Washington and Lee Law professor Sarah Haan has published a new piece on the website Project Syndicate, “The World’s Opinion Page.” Haan co-authored “Corporate Governance after GameStop” with Professor Faith Stevelman of New York Law School.
“Last week, a social-media-fueled populist rebellion gripped capital markets,” Haan recounts. “Retail investors purchased huge amounts of stock in struggling companies like GameStop, AMC, and BlackBerry (among others). They wanted to make a buck. But, even more than that, they wanted to punish the financial elites, like hedge funds, that had been betting on the companies’ decline.”
The authors recommend that, as a result of such disruptive yet potentially foreseeable events, corporate directors “abandon their stock-market myopia and renounce passive leadership.”
“[O]rdinary citizens responded to systemic inequalities with a populist, market-based campaign to disrupt the mechanisms of elite accumulation – and sent a powerful message about the need for a new model of corporate governance. After decades of passivity, the time has come for directors to lead.”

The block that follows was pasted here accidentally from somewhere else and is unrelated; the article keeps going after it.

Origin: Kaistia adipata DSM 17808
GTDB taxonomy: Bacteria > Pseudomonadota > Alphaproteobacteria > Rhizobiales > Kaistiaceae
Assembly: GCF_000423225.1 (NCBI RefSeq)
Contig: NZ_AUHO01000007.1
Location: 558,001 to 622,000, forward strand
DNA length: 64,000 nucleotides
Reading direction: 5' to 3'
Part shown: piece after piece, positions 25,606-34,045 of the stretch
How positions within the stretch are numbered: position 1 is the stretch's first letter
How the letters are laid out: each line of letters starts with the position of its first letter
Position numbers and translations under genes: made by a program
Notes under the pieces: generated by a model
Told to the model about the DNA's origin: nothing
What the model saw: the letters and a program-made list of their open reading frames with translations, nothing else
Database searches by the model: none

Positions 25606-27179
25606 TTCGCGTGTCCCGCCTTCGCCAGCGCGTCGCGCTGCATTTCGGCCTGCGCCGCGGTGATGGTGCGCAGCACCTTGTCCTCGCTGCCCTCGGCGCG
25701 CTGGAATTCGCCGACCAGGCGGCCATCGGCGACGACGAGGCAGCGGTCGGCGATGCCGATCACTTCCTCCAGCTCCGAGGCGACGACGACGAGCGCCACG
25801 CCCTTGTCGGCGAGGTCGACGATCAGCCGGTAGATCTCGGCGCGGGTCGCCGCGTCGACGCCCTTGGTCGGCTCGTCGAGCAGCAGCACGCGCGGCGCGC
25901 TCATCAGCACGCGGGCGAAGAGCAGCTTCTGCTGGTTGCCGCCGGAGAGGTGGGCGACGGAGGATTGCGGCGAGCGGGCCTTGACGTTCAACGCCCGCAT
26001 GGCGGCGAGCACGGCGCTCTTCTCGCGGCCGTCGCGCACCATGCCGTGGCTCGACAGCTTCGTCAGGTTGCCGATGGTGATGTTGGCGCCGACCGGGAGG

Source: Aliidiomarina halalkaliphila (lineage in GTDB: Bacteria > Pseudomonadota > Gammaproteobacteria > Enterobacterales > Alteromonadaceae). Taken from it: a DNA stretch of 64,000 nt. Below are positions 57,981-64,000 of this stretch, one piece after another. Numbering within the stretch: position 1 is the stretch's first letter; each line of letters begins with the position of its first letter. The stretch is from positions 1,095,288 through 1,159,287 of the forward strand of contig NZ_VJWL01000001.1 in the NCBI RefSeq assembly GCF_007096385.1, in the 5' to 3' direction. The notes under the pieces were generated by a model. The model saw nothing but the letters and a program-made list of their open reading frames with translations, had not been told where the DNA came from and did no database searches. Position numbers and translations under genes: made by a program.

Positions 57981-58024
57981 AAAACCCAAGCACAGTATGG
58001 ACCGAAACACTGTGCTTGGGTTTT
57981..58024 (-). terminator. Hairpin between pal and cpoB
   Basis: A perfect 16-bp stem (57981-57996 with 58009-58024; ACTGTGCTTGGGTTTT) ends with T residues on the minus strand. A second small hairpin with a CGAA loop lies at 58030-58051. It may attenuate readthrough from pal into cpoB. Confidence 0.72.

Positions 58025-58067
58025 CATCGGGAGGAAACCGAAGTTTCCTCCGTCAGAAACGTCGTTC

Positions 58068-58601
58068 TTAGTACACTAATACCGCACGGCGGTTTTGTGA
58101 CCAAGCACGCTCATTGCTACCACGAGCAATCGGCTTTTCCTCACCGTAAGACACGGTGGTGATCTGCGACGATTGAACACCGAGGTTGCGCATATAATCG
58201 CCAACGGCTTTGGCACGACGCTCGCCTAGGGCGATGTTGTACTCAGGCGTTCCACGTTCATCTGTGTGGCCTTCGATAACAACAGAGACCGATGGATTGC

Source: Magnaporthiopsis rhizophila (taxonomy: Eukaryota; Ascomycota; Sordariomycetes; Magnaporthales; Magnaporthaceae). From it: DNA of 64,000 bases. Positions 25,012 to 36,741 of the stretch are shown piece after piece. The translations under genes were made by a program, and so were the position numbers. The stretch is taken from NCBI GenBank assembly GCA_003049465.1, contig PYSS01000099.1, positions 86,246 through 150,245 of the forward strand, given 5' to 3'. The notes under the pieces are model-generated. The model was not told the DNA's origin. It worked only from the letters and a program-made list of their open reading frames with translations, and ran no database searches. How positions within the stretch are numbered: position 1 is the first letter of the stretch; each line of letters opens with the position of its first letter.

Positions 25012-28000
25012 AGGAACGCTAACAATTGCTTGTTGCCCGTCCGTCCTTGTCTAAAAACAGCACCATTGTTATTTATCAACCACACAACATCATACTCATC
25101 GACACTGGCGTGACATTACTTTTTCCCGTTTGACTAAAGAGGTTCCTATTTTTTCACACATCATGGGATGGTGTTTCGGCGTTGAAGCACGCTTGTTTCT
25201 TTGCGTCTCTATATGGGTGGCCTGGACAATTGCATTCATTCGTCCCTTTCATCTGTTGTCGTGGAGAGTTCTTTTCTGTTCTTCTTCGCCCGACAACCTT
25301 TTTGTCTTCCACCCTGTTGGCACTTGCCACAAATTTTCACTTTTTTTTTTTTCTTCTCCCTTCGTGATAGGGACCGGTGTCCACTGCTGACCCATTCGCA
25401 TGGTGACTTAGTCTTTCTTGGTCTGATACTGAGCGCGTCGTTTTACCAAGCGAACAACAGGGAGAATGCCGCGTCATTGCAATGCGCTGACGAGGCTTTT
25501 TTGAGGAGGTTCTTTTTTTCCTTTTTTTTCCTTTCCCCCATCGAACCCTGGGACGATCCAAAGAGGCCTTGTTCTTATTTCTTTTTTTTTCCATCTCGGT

You can read the entire commentary from Haan and Stevelman, published on February 1, here.
Sarah Haan is a Professor of Law at W&L, where her teaching and research focus on on Business Associations, Corporate Governance, Corporate Disclosure, First Amendment, and Corporate Political Speech. Haan was previously on the faculty of the University of Idaho College of Law and worked in the litigation department at Davis Polk & Wardwell in New York. You can follow her on Twitter: @shaan_haan.